Read between the lines of the announcement and it’s pretty clear that the sale of the business, in that context, had become pretty much a necessity

Rather than focusing on nebulous measures of success, the top priority for The Lakes is achieving financial stability to underpin its growth ambitions. Read between the lines of the announcement and it’s pretty clear that the sale of the business, in that context, had become pretty much a necessity.

Pennefather said he was “enthusiastic” about that 1% target but also admitted that it would require additional funding of £10m over the next three years. That’s not just to fund production increases, laying down stock and expanding internationally – it’s also to meet the company’s debt service obligations, with £3m needed “in the coming months”, according to the announcement.

That’s the nub of it. The board of The Lakes looked at alternative funding options, but it’s not the 2010s any more – capital raising right now is fiendishly difficult. As a result, “their conclusion was that there is a degree of uncertainty around The Lakes’ ability to fully fund the business as an independent entity without compromising the ten-year plan…”.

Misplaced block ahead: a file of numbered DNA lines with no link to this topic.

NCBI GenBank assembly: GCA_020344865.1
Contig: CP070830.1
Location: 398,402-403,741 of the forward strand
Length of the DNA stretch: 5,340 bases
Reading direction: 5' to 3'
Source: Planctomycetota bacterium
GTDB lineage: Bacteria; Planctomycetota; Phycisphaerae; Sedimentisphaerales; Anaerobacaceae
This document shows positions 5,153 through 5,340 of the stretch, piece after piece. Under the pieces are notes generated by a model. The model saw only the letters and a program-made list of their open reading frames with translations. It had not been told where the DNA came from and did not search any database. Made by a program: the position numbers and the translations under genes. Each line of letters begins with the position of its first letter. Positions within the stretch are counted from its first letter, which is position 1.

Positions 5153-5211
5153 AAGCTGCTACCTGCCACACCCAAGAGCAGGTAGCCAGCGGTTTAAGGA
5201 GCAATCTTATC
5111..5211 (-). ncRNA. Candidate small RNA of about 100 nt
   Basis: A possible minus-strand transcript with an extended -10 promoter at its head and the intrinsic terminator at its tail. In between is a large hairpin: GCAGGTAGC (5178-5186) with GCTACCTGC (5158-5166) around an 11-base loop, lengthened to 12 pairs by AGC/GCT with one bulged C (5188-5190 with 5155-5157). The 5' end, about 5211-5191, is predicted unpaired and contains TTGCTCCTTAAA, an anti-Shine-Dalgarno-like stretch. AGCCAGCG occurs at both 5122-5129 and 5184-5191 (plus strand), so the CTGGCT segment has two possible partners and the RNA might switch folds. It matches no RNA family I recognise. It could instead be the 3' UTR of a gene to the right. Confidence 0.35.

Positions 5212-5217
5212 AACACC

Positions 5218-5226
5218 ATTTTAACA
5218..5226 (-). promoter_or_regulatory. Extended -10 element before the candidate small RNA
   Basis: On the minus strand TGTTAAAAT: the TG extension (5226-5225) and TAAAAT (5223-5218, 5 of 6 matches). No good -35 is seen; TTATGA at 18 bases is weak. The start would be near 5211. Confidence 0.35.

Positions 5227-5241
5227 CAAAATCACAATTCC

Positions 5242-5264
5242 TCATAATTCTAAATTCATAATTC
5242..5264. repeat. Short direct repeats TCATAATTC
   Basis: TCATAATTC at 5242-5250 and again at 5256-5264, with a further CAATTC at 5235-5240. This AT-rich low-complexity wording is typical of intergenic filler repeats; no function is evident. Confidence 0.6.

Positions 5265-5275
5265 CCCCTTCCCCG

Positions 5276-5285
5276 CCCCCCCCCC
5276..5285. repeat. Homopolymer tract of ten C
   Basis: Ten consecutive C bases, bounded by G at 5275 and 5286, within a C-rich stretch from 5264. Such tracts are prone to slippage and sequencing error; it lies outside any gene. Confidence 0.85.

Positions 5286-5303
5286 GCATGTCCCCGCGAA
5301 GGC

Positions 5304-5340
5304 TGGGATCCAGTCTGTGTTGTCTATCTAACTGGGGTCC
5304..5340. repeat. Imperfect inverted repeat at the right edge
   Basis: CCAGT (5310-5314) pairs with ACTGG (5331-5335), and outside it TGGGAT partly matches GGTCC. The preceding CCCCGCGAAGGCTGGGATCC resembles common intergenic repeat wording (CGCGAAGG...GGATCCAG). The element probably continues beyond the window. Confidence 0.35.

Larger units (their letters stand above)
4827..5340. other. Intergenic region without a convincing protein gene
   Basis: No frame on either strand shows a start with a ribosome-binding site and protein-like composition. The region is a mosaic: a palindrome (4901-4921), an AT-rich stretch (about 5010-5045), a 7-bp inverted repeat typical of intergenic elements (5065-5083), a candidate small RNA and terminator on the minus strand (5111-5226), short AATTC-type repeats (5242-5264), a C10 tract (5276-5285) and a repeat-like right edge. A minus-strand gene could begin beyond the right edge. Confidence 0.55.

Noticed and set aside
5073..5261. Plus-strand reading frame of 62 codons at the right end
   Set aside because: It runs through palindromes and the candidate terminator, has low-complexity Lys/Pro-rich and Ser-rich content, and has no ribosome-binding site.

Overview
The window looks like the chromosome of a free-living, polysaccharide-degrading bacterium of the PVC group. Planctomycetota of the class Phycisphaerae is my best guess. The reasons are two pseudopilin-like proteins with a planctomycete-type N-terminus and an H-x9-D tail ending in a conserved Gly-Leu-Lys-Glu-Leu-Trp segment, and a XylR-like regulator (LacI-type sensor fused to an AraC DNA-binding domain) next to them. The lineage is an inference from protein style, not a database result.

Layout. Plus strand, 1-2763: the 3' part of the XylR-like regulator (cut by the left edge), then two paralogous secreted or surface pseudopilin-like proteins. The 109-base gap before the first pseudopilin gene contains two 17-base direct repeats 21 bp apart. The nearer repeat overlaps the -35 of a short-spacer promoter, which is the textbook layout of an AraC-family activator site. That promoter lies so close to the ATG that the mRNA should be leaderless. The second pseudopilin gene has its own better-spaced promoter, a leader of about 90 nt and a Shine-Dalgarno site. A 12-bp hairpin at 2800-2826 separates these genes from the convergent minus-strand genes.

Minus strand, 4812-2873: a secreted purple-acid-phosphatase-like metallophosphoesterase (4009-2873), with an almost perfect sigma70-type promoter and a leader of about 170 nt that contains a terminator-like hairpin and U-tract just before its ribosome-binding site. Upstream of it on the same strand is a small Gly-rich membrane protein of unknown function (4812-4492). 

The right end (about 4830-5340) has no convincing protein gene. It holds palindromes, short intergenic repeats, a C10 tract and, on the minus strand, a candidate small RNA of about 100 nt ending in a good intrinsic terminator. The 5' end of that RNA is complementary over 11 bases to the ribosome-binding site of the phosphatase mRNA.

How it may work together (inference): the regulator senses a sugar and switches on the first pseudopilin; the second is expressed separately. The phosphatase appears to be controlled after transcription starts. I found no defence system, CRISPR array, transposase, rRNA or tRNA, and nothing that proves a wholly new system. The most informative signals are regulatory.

In that context, the Nyetimber offer, and its acceptance by The Lakes, isn’t so strange after all. But it would be nice to know whether there were other potential suitors out there – especially established whisky players for whom an English distillery might have been a nice bolt-on.

Is that £71m/£46.1m price tag – depending on how you slice it – a bit steep at 12.2 times net revenue? Maybe but this remains a rapidly growing business (YTD sales up 35% to January 2024), so the maths isn’t as straightforward as that multiple suggests.

Establishing whisky distilleries is perilous. It requires a sound strategy, patient investors and deep pockets. The Lakes has been in operation for almost a decade, and in the year to June 2023 it lost £1.3m (EBITDA) on revenues of £5.8m. That’s painfully slow progress.

You can have all the ambition in the world but it counts for nothing if you can’t fund it – and, beyond the headlines and feelgood quotes, that’s the chief reason why this apparently odd piece of M&A has come about.